Uncooked couscous in black bowl isolated on white background with clipping path
Food - Drink
Couscous Vs. Israeli Couscous: What's The Difference?
The Mediterranean diet emphasizes a plethora of vegetables, fruits, proteins, healthy fats, and starches like North African couscous. If you’ve ever seen standard couscous sharing shelf space with the similarly named but radically different "Israeli couscous," you've probably wondered what the real differences are.
Couscous is made like pasta, using semolina flour sprinkled with water that is rolled between the palms to make small, irregular granules. This "pasta" is cooked more like rice, often steamed when fresh or sold in partially pre-cooked form, meaning you can have nutty and mildly sweet couscous in under five minutes.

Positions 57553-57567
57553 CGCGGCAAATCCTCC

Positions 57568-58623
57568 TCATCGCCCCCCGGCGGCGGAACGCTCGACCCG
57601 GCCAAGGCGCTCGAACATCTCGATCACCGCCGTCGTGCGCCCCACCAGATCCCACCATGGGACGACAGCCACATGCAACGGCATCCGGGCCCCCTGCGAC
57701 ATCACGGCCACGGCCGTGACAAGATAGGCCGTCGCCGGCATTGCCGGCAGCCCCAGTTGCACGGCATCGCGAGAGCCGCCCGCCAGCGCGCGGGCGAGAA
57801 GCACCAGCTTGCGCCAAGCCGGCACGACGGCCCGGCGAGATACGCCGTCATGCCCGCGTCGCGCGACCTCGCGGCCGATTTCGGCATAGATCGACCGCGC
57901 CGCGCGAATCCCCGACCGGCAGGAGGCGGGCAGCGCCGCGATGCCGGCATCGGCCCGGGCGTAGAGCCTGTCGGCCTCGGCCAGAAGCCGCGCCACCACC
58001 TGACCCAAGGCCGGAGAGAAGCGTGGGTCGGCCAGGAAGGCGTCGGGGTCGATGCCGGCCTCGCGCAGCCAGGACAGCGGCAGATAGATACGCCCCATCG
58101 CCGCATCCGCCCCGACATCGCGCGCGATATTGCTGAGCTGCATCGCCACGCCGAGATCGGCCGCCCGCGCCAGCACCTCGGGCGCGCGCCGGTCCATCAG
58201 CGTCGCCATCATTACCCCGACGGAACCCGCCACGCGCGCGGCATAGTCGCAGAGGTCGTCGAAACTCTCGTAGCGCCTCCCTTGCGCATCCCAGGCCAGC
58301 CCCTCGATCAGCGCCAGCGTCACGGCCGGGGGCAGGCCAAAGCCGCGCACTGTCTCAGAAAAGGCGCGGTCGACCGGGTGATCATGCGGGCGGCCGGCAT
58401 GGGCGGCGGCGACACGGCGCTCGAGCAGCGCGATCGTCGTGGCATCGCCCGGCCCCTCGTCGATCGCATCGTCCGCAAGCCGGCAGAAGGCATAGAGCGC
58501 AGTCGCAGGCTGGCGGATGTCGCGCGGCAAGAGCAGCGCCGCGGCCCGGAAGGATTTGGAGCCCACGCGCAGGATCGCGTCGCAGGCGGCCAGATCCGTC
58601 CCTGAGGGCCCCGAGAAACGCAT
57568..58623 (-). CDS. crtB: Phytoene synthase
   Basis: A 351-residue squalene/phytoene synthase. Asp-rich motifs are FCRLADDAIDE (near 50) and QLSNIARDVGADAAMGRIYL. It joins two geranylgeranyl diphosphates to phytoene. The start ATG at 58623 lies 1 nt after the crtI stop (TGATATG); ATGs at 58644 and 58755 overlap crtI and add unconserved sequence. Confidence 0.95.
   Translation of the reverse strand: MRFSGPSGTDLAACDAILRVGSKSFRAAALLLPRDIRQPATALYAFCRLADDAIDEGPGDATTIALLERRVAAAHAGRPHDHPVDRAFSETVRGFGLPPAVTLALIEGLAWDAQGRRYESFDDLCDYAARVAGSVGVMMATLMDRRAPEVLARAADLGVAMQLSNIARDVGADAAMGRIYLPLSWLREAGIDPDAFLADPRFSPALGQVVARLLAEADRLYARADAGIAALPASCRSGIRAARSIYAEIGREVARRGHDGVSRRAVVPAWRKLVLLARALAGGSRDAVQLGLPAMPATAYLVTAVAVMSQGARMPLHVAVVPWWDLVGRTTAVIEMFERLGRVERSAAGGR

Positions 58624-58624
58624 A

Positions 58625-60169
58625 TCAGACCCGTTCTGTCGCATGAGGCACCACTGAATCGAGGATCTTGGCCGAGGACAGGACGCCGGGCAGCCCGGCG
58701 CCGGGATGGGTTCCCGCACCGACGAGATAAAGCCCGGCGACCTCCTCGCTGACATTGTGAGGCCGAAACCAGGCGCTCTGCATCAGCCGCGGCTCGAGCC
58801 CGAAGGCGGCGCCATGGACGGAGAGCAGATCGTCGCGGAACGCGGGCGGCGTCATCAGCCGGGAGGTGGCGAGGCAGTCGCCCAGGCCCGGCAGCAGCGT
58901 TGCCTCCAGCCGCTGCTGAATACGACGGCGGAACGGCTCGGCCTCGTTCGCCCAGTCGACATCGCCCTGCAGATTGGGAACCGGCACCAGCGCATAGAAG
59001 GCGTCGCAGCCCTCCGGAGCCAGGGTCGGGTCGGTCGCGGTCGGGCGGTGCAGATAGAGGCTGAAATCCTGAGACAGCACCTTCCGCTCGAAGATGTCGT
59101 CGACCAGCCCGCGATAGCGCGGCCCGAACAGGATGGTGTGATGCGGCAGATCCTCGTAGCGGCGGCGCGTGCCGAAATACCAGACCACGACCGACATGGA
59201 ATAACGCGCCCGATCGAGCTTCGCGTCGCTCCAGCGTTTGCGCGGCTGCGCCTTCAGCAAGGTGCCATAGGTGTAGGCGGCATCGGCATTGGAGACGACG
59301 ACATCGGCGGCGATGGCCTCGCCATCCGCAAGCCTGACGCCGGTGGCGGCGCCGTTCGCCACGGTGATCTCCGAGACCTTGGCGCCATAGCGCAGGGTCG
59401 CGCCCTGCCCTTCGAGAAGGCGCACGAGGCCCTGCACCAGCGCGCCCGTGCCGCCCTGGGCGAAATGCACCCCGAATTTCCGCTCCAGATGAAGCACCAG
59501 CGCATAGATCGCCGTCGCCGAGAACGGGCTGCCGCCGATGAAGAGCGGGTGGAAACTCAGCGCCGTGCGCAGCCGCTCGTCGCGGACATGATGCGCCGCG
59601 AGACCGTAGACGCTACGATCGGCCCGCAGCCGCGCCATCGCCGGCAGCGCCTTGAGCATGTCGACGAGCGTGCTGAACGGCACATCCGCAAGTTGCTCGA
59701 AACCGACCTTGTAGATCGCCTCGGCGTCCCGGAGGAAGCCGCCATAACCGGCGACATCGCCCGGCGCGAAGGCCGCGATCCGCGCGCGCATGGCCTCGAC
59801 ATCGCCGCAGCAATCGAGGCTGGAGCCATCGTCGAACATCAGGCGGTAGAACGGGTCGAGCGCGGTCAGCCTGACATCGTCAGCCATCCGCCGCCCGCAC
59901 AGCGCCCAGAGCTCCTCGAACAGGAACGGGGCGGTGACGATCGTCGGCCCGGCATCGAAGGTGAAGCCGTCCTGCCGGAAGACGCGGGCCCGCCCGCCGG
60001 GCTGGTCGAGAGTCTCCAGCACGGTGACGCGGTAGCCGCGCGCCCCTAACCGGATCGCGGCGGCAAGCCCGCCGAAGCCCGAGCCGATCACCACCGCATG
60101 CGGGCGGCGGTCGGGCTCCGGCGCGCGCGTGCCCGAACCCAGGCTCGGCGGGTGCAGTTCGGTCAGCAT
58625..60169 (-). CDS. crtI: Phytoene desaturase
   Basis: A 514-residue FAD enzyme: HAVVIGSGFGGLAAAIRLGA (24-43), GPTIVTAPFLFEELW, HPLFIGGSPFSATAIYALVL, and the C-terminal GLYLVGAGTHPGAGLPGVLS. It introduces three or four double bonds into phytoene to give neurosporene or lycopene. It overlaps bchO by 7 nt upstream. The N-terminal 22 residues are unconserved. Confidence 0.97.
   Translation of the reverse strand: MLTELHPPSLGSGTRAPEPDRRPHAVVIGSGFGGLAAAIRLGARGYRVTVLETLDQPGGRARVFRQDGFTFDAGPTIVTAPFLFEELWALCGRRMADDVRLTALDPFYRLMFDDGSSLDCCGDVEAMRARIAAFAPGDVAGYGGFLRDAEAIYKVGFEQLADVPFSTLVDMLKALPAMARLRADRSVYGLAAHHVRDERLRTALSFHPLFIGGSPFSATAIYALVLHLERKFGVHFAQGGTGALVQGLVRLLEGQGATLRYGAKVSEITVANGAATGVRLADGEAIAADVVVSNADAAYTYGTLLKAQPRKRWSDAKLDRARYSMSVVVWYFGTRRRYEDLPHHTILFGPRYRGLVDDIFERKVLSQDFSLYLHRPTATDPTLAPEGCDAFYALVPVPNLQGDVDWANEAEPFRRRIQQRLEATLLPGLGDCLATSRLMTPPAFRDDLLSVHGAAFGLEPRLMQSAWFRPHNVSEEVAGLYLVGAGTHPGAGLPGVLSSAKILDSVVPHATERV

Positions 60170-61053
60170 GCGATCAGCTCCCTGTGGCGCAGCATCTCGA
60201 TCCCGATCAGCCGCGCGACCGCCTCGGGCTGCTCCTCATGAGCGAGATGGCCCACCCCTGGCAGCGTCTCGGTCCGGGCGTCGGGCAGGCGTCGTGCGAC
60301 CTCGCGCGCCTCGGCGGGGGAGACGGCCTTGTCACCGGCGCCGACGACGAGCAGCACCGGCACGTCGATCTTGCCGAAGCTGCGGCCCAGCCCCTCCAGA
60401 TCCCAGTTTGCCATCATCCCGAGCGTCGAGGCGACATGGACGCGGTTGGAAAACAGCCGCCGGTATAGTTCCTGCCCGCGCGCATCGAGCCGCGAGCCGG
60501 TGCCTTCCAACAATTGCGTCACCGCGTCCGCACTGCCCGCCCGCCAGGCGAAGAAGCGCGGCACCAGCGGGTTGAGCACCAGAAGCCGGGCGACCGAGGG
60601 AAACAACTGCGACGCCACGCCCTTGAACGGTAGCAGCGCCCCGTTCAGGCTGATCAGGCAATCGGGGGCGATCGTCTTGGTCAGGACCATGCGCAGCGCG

Israeli couscous (also called pearl couscous, giant couscous, and ptitim) isn't really couscous at all — it’s made from mostly the same ingredients (swapping wheat flour for semolina), but is entirely machine-produced. It’s larger than plain couscous, has less of a yellow hue, and a more toasted-wheat flavor and a chewier texture.
Both types of starch have a neutral backdrop that plays well with strong flavors, so swapping one couscous for the other won’t dramatically change the taste of your dish. If you do have a choice between the two, use finely-ground couscous to stuff vegetables, and save Israeli couscous for creamy risotto dishes or hearty stews.